Chinos and Paisanos: Chinese Mexican Relations in the Borderlands

Chinos and Paisanos: Chinese Mexican Relations in the Borderlands

Pacific Historical Review
Volume 79, Number 1 (February 2010)
Pages 50–85
DOI: 10.1525/phr.2010.79.1.50

Julian Lim
Cornell University

Using the testimonio of Manuel Lee Mancilla, a Chinese Mexican man born in Mexicali in 1921, this article explores the experiences of the Chinese in northern Mexico in the early 1900s. It examines the conditions under which Chinese immigrants came to and helped build new borderland communities and simultaneously recovers the day-to-day relationships that were negotiated and nurtured there. Meaningful moments of Chinese Mexican cooperation emerged amid intense conflict and despite the anti-Chinese campaigns of the Mexican Revolution and the infamous Sonoran purges of the 1930s. Challenging static notions of ethnic and racial identities and relations, and analyzing the anti-Chinese movements in less monolithic terms, this article examines not only how Chinese and Mexicans weathered revolutionary violence and xenophobia but also the turbulent forces of U.S. capital and labor exploitation on both sides of the border.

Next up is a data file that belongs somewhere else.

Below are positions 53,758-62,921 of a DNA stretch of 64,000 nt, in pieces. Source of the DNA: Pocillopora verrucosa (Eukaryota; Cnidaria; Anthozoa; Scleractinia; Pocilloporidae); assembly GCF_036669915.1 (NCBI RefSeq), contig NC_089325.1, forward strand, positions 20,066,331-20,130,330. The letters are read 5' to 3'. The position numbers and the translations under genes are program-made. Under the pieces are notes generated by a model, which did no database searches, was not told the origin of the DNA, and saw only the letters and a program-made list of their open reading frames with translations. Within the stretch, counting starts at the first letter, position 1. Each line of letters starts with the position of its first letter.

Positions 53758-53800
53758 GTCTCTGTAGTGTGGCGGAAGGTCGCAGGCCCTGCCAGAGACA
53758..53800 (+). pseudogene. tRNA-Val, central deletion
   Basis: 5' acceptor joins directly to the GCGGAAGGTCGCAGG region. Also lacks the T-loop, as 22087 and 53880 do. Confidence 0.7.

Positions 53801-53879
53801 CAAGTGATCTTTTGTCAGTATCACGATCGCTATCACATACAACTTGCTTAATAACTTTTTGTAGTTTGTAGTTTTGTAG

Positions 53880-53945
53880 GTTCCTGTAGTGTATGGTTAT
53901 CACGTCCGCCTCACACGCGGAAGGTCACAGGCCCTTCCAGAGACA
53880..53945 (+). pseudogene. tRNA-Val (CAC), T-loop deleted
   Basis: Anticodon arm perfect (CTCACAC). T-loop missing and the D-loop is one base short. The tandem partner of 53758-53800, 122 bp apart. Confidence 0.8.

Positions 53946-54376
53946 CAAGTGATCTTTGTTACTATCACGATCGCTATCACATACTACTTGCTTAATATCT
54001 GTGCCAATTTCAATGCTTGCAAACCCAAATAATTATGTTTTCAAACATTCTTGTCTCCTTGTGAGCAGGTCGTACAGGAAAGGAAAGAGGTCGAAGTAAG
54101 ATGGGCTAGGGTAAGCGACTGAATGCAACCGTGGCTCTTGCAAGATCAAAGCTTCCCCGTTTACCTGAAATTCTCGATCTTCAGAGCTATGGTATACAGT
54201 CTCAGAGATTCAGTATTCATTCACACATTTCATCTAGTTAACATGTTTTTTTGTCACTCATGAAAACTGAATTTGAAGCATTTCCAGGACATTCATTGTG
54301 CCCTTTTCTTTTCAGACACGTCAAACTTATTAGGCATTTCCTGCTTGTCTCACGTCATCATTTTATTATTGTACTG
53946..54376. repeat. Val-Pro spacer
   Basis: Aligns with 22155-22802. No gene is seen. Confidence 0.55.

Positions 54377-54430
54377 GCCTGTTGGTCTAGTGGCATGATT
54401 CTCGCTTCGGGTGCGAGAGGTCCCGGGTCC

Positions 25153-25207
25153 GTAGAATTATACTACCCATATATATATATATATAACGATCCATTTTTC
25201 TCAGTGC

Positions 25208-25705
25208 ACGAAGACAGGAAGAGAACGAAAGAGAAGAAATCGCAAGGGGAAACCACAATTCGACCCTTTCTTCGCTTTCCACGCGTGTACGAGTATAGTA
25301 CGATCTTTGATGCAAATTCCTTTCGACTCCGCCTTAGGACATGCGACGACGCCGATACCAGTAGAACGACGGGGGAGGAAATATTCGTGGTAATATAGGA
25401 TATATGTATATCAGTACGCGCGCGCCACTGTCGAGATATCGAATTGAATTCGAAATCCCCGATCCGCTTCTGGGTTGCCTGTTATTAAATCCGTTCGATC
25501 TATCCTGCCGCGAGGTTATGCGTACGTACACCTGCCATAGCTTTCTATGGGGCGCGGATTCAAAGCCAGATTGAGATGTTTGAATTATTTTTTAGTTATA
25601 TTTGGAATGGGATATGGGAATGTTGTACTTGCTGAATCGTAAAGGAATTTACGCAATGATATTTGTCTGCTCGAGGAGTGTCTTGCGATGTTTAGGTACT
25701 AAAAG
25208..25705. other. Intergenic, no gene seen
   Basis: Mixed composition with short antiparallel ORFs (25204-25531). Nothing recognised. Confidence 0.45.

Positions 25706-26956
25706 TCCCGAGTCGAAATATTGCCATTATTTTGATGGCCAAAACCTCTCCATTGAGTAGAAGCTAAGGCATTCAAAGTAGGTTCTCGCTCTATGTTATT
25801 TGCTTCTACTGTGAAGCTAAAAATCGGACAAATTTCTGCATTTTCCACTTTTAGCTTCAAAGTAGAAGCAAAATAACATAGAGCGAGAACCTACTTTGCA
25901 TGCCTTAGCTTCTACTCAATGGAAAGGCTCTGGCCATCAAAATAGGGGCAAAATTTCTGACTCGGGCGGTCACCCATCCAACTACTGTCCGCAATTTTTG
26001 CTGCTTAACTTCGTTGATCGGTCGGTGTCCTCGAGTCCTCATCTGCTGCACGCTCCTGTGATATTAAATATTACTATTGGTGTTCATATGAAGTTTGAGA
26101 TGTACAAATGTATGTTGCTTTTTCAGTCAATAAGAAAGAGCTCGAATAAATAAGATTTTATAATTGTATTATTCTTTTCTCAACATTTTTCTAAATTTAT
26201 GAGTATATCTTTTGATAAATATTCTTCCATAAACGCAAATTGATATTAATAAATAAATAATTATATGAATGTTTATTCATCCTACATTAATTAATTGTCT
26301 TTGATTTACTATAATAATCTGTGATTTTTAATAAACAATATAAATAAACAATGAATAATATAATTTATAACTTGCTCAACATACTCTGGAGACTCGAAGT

In 1920 Manual Lee Chew’s family held a great wedding banquet at the Casa Blanca restaurant, located in the center of Mexicali’s la Chinesca [Chinatown].  All of the Lees, along with their paisanos [countrymen], were there to celebrate. It was a momentous occasion as well, for the bride was one of the first Mexicans to marry a Chinese in Mexicali.  For family friends such as Samuel Lee, it was the perfect event for sharing their good fortune and wishes with the happy couple: Samuel Lee proudly lent his cherished Cadillac to Lee Chew for the wedding.  More that seventy years later, memories about the great celebration and other experiences of Chinese immigrants in the Mexican borderlands…

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